The decentralized world computer was hit by the reality of having a single point of failure earlier today after an Ethereum client failed to update its software version.
Infura, an Ethereum service provider run and maintained by ConsenSys, suffered a service outage this morning causing other services and companies to be temporarily blocked from seeing the network’s data.
(1/2) Ok, so what happened today on #Ethereum :
1. At some point Ethereum developers introduced a change in the code that led today to a chain split starting from block 11234873 (07:08 UTC)
— Nikita Zhavoronkov (@nikzh) November 11, 2020
The bug affected a version of the Ethereum blockchain, Geth, and as per Ethereum Foundation team lead Péter Szilágyi, had been lying dormant for two years. This means while other providers had updated their nodes, Infura ran without the required updates.
The service outrage caused a temporary hard fork in the Ethereum network — meaning it split into two and had parallel blockchains running with different data. Szilágyi noted in a tweet:
“Technically…it was an “unannounced hard fork” (from a bad chain to the good one). That said, silently fixing a bug dormant for 2+ years has a much lower chance of causing a disruption than raising awareness to it. We strive to minimize potential damage.”
Technically you are correct that it was an "unannounced hard fork" (from a bad chain to the good one). That said, silently fixing a bug dormant for 2+ years has a much lower chance of causing a disruption than raising awareness to it. We strive to minimize potential damage.
— Péter Szilágyi (@peter_szilagyi) November 11, 2020
By press time, Ethereum developers had already deployed a fix to disallow any malicious activity on the network. However, neither they nor Infura made any public statements regarding the specifics of the incident.
Nikita Zhavoronkov, the lead Ethereum developer at Blockchair, said of the incident:
“In my opinion, today’s consensus failure in #EthereumUnicorn face shouldn’t be underestimated and should be considered as the most serious issue Ethereum has faced since the DAO debacle 4 years ago. An investigation is in order.”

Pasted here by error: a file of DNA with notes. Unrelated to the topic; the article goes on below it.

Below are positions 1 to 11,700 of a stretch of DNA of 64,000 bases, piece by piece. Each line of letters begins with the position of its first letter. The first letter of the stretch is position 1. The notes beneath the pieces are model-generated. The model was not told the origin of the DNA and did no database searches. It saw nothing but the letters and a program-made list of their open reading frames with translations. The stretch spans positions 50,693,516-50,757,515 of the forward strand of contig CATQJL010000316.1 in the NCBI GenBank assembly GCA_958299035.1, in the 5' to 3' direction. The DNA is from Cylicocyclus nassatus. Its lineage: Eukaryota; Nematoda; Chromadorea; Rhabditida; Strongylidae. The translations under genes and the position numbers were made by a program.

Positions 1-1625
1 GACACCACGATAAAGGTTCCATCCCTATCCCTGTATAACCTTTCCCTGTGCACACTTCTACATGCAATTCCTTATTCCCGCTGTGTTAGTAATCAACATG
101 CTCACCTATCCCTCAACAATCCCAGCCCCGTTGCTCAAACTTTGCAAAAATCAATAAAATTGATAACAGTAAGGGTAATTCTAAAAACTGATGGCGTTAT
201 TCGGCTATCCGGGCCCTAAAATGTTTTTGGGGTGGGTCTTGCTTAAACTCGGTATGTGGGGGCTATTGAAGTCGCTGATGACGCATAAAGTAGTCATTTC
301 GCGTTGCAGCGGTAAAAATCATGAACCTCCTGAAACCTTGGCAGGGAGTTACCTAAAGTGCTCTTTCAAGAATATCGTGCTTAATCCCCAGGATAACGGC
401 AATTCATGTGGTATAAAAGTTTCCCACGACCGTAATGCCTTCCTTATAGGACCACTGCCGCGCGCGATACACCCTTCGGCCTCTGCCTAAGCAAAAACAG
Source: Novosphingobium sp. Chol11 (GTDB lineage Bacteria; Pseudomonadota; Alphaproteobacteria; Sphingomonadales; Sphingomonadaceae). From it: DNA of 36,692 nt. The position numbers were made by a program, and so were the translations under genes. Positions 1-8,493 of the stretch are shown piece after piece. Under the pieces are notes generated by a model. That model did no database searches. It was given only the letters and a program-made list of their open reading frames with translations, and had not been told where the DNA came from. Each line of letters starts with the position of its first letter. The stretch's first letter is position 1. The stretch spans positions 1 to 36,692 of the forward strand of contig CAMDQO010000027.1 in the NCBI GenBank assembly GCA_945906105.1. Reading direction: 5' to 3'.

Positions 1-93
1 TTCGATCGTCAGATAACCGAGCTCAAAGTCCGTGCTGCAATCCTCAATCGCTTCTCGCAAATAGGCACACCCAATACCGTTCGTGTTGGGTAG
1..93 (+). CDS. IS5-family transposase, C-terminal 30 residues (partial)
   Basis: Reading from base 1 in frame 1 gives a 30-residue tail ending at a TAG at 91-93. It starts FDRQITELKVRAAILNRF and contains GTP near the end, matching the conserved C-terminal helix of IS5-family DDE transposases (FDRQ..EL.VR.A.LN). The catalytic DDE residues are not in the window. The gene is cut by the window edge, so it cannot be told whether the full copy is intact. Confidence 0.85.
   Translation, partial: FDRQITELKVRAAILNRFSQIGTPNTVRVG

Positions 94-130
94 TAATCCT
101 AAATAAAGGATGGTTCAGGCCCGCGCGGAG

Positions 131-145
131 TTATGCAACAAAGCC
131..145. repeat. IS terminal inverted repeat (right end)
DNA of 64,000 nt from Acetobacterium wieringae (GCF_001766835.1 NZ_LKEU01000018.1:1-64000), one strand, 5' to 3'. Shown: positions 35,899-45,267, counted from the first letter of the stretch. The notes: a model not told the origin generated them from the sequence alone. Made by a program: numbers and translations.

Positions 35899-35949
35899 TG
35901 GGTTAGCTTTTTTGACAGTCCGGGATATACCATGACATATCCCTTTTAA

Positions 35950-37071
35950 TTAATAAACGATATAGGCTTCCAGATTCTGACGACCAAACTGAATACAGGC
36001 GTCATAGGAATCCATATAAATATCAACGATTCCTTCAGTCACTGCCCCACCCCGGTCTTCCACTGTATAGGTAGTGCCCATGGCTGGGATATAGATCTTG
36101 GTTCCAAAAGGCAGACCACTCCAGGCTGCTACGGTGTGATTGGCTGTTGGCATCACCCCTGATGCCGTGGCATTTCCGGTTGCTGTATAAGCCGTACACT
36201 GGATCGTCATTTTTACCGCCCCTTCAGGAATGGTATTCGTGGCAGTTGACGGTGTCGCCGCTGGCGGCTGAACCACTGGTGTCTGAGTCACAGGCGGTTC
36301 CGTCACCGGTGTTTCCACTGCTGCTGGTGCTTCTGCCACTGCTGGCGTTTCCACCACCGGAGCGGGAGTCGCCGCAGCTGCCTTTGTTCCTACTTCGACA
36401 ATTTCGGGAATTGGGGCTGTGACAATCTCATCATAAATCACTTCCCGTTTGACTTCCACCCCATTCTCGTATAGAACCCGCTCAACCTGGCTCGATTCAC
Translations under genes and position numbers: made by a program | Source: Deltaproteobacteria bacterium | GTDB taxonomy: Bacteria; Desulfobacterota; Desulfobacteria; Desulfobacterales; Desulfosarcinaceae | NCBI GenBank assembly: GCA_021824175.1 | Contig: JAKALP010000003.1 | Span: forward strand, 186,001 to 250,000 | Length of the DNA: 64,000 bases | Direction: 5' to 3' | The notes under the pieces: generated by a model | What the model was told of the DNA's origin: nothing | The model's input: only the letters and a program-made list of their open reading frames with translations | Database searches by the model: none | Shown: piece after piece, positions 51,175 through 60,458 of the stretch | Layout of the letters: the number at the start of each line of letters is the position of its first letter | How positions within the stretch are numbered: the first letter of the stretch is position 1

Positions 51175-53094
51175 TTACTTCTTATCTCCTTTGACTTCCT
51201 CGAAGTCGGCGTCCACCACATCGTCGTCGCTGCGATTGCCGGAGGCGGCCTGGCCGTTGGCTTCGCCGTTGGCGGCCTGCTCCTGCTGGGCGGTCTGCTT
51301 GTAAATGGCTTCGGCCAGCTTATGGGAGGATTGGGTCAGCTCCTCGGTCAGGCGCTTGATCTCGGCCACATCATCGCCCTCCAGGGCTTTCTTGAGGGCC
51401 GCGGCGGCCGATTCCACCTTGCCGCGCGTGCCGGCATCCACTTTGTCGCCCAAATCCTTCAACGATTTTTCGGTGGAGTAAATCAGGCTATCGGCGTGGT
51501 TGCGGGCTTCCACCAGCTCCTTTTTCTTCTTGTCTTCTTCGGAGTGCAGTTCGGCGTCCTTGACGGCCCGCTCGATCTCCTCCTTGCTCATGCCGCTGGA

He referred to Ethereum’s infamous DAO hack in 2016, when the network was newly formed. Users lost over $50 million at the time, but the network somehow shed it off and grew into the second-largest blockchain project in the following years.
In a statement to CryptoSlate, Strongblock CEO David Moss added about the vulnerability:
“This is proof that StrongBlock’s mission to reward nodes is crucial to securing the Ethereum blockchain.”
Businesses running Ethereum nodes took steps to minimize any long-lasting impact shortly after the chain split was discovered. Binance, which runs a node, tweeted in the morning:
There was a possible ETH chain split at block 11234873. Etherscan and Blockchair are showing two different chains and data after this block. We’re resolving now but have temporarily closed withdrawals. Funds are #SAFU.
— CZ Binance (@cz_binance) November 11, 2020
The vulnerability served as a field day for Ethereum critics, who have arguably rightly called the network a centralized blockchain with massive security and technological concerns.
"Ethereum didn't go down, only Infura did!" pic.twitter.com/TgdCfFznb7
— Zack Voell (@zackvoell) November 11, 2020
Meanwhile, the markets didn’t seem to care much about today’s news. Ethereum pumped 6% by press time and is currently trading at $475.
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